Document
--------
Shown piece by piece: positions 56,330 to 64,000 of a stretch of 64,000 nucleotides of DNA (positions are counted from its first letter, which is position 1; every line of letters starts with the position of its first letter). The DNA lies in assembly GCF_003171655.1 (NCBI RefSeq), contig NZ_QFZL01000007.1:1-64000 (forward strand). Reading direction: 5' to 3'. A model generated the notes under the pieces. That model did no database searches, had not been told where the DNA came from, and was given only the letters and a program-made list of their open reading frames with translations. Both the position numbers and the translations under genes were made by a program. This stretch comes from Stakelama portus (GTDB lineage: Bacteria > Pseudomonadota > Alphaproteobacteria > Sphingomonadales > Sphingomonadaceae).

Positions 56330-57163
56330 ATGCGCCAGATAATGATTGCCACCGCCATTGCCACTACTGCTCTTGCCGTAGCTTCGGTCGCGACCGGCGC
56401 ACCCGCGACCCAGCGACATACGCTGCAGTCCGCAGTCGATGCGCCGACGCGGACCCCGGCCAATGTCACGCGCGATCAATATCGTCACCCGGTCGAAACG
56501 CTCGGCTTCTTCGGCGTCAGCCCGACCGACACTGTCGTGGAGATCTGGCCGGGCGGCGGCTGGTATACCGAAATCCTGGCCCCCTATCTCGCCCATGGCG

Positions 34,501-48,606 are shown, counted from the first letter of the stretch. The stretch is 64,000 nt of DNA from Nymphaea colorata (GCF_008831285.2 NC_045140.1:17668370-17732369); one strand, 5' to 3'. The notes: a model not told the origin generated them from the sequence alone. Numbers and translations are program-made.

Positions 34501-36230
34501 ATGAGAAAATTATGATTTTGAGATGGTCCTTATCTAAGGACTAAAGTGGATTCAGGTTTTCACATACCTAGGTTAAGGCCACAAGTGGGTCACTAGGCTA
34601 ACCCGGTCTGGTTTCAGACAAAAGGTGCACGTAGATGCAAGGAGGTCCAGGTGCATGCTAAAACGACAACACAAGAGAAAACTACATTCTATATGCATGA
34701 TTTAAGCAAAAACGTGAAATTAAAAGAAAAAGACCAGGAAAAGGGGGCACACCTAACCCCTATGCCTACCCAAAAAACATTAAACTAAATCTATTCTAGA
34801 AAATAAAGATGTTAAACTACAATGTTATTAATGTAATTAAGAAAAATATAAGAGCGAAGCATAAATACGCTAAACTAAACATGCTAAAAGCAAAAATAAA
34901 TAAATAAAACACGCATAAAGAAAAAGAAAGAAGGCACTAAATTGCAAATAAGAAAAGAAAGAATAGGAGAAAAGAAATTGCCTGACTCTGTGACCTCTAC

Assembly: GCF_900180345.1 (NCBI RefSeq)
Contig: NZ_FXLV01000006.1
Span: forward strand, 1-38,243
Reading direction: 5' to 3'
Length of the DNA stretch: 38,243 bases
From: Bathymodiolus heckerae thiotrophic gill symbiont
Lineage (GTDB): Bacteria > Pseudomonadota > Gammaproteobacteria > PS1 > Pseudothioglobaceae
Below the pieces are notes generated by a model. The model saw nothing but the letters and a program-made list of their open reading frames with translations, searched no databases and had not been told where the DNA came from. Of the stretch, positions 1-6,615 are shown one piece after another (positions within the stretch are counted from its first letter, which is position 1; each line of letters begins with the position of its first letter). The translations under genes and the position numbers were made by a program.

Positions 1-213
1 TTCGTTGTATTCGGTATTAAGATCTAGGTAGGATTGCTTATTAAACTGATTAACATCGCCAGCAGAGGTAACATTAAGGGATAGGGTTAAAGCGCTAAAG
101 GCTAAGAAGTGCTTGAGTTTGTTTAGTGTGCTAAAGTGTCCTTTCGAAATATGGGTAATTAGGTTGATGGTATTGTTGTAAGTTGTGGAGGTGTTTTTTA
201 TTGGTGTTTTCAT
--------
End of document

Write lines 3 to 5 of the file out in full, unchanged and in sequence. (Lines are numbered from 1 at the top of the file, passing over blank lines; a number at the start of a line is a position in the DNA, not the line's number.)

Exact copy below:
56330 ATGCGCCAGATAATGATTGCCACCGCCATTGCCACTACTGCTCTTGCCGTAGCTTCGGTCGCGACCGGCGC
56401 ACCCGCGACCCAGCGACATACGCTGCAGTCCGCAGTCGATGCGCCGACGCGGACCCCGGCCAATGTCACGCGCGATCAATATCGTCACCCGGTCGAAACG
56501 CTCGGCTTCTTCGGCGTCAGCCCGACCGACACTGTCGTGGAGATCTGGCCGGGCGGCGGCTGGTATACCGAAATCCTGGCCCCCTATCTCGCCCATGGCG